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JPEN J Parenter Enteral Nutr. 1992 Nov-Dec;16(6):581-5.

Prevention of catheter-related sepsis during parenteral nutrition: effect of a new connection device.

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  • 1First Department of Surgery, Osaka University Medical School, Japan.


A prospective study was carried out to determine the clinical effect of a newly devised catheter connection method (I system) and piggyback access system. Previous studies have demonstrated that the I system avoided bacterial contamination in vitro during tubing change that Luer-Lock connectors did not. The purpose of this study was to investigate the ability of this device coupled with a new closed-system piggyback technique for multipurpose access to reduce catheter-related sepsis in clinical practice. Two hundred and thirty patients receiving total parenteral nutrition were divided into two groups. Group I (n = 106) used the I system connector and group L (n = 124) used a Luer-Lock connector. Catheters in both groups were used for multipurpose access for infusion and blood sampling. In group L, a three-way stopcock and/or pig-gyback system was used for multiple access. In group I, a newly designed closed-system piggyback was used. The incidence of catheter-related sepsis was significantly lower in group I (1.89%/catheter) than in group L (12.10%/catheter) (p < .01, chi 2 analysis), and the average duration of use of each catheter was significantly longer in group I than in Group L (p < .01 by generalized Wilcoxon test). The results of this clinical study suggest that the newly designed connection method and piggyback access system are able to reduce catheter-related sepsis.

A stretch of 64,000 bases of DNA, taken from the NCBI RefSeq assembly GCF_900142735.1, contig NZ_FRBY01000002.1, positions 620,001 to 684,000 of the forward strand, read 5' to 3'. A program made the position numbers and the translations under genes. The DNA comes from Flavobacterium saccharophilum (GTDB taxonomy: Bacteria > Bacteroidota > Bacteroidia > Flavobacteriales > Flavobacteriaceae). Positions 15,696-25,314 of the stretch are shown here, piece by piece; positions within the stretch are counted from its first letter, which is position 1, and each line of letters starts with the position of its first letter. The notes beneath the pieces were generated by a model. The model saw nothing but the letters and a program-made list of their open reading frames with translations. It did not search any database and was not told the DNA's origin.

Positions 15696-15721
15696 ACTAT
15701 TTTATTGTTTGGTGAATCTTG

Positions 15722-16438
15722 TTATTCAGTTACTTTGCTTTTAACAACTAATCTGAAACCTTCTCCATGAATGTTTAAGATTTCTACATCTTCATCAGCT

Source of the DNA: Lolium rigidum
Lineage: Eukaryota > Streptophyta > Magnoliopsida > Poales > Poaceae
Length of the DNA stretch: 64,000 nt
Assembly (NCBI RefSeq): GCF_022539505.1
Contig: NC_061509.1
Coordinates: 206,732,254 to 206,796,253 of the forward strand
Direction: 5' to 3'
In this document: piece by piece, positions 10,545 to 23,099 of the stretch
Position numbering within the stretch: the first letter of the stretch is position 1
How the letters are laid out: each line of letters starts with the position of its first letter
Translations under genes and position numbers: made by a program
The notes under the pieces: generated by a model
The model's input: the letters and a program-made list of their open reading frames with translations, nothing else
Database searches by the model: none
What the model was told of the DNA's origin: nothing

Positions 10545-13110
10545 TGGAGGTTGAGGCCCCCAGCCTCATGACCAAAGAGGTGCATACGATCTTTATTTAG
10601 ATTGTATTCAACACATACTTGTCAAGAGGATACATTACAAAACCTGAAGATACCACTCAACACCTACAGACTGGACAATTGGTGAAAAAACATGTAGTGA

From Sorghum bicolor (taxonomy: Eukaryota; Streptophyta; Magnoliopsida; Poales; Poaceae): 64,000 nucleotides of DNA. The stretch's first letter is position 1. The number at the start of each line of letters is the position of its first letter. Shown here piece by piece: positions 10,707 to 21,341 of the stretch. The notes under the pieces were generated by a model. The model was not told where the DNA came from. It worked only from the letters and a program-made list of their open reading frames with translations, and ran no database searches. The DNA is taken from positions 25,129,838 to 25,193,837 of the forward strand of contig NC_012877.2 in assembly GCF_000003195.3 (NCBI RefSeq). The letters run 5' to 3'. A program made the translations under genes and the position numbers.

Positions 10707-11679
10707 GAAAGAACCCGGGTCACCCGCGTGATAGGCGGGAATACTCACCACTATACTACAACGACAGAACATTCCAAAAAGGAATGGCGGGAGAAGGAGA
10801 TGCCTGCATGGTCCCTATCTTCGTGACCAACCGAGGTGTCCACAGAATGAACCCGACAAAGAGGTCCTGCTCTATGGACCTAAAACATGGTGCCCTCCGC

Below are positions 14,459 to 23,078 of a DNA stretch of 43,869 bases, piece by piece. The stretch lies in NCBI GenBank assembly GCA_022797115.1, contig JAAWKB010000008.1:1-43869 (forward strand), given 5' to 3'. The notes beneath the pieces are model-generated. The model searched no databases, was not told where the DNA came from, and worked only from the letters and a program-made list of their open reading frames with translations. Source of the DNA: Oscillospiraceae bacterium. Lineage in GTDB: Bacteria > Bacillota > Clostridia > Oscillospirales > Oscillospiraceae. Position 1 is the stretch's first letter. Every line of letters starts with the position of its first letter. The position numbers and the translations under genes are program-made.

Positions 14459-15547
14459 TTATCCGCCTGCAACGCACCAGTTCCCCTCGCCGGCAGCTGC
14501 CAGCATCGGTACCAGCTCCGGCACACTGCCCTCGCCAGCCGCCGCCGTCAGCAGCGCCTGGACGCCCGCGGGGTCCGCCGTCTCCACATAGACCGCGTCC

[PubMed - indexed for MEDLINE]
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